Climate negotiators at UN talks agreed to consider letting rich countries cut their climate-changing emissions by "rewetting" degraded peatlands, in the first official sign of global action on the issue.
It was a victory for conservationists who long fought for incentives in UN forestry and land-use proposals to entice governments to stop draining carbon-rich swamps.
"It is really a big achievement," Susanna Tol of the Netherlands-based environmental group Wetlands International said in a telephone interview.
For years, those negotiations focused on slowing deforestation, which contributes 17 percent of annual global warming emissions. Ignoring peat is a big mistake, advocates like Tol say. Draining and burning bogs is responsible for 5.5 percent of CO2 pollution and rising, according to an analysis from Wetlands International.
Peat soils are carbon sinks, absorbing about twice the carbon as all the planet's forests. When drained to grow palm oil crops or for other uses, the carbon oxidizes, becomes CO2 and gets spewed into the atmosphere. Fires frequently burn in dried bogs, further accelerating climate change.
The Kyoto Protocol track at the 193-nation Cancun talks agreed that rich states can "rewet" swamps and count the CO2 credits towards their national targets under a future climate regime.
Advocates were quick to thank the UN Intergovernmental Panel on Climate Change for the progress.
The panel recently said that science has advanced enough to measure CO2 emissions accurately from peatlands. "That was a breakthrough," Tol said. "Countries are now confident that it can actually be done."
Nothing Cast in Stone
Still, nothing is final at this point. "Overall the ... negotiators were not able to spend the time needed on this to get agreement," Florence Daviet, a senior research associate at the Washington, DC-based World Resources Institute, said in an email.
For instance, it still has not been determined if accounting for peatland drainage would be mandatory or voluntary. Tol said a voluntary scheme "is already an achievement," though a binding commitment should be the goal.
Further complicating the picture is the uncertain future of the 1997 Kyoto Protocol, putting land-use agreements in that track in jeopardy.
Language in the "Cancun Agreements" suggests everything would get folded into a successor treaty, observers say. Details will be worked out at next year's climate meet in South Africa, and probably beyond.
Either way, the momentum is all set for at least some progress on peat, said Tol. "No country was opposed."
Three countries eager to rewet their peatlands — Iceland, Belarus and Scotland — pushed the hardest for agreement. The 27-nation EU bloc, led by Finland, is the world's second-largest peat emitter, followed by Russia and China.
Indonesia, the third biggest carbon emitter, is No. 1 in peat pollution. The draining and burning of its swamps accounts for 900 millions tons of CO2 — roughly equivalent to the yearly emissions of Germany.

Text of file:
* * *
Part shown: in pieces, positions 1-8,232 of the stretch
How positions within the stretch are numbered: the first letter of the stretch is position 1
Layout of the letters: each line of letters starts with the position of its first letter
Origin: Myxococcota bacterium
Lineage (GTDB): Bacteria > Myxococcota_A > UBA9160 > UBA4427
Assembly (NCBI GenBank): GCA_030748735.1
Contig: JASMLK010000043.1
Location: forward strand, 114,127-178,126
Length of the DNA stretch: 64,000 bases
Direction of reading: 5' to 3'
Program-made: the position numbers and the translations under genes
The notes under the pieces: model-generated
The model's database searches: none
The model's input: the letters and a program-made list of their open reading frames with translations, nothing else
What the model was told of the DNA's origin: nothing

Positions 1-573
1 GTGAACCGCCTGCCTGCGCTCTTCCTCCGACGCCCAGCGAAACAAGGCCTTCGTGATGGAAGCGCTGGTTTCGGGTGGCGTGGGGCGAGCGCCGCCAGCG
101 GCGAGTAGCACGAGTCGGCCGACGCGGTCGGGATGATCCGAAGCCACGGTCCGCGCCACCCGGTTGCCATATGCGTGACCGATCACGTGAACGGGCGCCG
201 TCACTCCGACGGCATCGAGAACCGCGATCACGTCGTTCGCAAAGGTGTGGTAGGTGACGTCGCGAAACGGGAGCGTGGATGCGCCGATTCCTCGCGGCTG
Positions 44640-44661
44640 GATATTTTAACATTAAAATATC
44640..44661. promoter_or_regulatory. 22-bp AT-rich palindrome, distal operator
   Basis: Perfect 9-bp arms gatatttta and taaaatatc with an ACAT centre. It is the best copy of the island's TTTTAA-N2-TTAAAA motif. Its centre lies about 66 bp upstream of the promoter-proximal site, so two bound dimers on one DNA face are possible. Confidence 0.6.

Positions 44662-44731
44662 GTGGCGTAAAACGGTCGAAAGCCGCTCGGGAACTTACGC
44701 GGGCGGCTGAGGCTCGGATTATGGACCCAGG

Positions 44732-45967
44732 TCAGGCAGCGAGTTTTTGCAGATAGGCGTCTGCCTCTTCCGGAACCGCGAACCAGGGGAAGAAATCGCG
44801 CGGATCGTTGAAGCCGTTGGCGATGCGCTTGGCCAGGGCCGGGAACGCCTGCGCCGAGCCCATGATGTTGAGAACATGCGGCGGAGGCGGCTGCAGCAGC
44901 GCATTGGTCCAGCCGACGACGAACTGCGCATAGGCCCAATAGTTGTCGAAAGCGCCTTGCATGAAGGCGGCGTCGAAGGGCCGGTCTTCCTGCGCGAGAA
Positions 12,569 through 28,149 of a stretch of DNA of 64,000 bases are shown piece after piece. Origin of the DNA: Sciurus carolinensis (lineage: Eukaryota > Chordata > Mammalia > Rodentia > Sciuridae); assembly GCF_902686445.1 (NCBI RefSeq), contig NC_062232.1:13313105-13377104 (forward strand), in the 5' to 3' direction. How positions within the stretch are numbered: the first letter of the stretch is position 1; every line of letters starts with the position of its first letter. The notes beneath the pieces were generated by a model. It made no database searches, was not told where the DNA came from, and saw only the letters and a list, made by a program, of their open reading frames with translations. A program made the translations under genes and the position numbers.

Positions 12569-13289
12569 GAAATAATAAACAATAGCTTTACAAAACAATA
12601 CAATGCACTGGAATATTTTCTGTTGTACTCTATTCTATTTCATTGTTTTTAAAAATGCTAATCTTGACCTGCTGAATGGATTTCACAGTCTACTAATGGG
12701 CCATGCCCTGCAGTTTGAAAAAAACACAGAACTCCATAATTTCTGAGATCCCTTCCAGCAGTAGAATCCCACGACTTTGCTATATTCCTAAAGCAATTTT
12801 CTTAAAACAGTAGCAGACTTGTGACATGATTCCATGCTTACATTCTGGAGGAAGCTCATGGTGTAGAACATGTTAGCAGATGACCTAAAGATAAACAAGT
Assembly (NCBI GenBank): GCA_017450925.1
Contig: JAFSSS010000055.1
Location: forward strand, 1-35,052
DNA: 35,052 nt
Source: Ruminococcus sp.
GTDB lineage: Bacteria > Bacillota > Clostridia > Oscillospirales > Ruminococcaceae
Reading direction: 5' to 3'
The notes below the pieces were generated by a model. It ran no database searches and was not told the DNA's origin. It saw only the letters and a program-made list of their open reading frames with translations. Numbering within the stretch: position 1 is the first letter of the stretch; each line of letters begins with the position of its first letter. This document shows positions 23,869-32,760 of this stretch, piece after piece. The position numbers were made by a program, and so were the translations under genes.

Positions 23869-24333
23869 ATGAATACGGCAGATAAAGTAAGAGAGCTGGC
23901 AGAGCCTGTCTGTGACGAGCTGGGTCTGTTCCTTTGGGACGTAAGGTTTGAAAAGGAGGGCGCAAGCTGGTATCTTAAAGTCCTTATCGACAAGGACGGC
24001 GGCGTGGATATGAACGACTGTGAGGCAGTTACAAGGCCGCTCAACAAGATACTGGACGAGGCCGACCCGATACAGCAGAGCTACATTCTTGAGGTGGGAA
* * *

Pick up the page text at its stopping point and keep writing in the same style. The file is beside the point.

Paying Poor Countries to Preserve Peat
Emissions from drained peatlands have leaped more than 20 percent since 1990, according to data from Wetlands International. Much of the increase has occurred in poor countries, which aren't covered under the Kyoto stream.
To control their emissions, advocates want the coming deal on REDD, or Reducing Emissions from Deforestation and Degradation, to cover carbon stored in peat sinks.
The scheme is designed to pay poor nations to preserve standing trees. But environmentalists argue that peatlands, too, are a part of the forest ecosystem.
Draft REDD text from Cancun opens the door to calculating peat and other such "carbon stocks," Tol said. In a promising sign, she added, negotiators asked the UN Subsidiary Body for Scientific and Technological Advice to select land use and forestry sources that can dramatically cut emissions for possible inclusion in the deal.
Ideally, Tol said, REDD should pay the poor to stop logging and draining bogs, especially for conversion to palm oil plantations. In Indonesia, where palm and pulp production is booming, this is seen as key.
"Given there are many donors that recognize the importance of peatland emissions in places like Indonesia, I doubt this is an issue that will remain on the sidelines," said Daviet.
George Soros Ready to Invest
George Soros, the billionaire investor and philanthropist, recently toured the degraded peatlands of Indonesia. In Cancun, he called rewetting swamps a priority and said he is ready to invest in their recovery.
It was the first time such a high-profile figure flagged the issue on the world's stage. But many in the private sector have long been anxious to begin trading emissions cuts from peatlands in the carbon market. They were excluded from Kyoto's first round from 2008 to 2012.
"There's a lot of interest from the voluntary market," Tol said. The first voluntary carbon standard for peat was recently finalized.
Marcel Silvius, head of programs and strategy at Wetlands International, has said that private sector players like Soros are crucial to jump start the voluntary trade.
"In the absence of compliance markets, private sector initiatives are needed to trigger voluntary market mechanisms that can provide a fair price for emissions reductions and carbon sequestration," he said.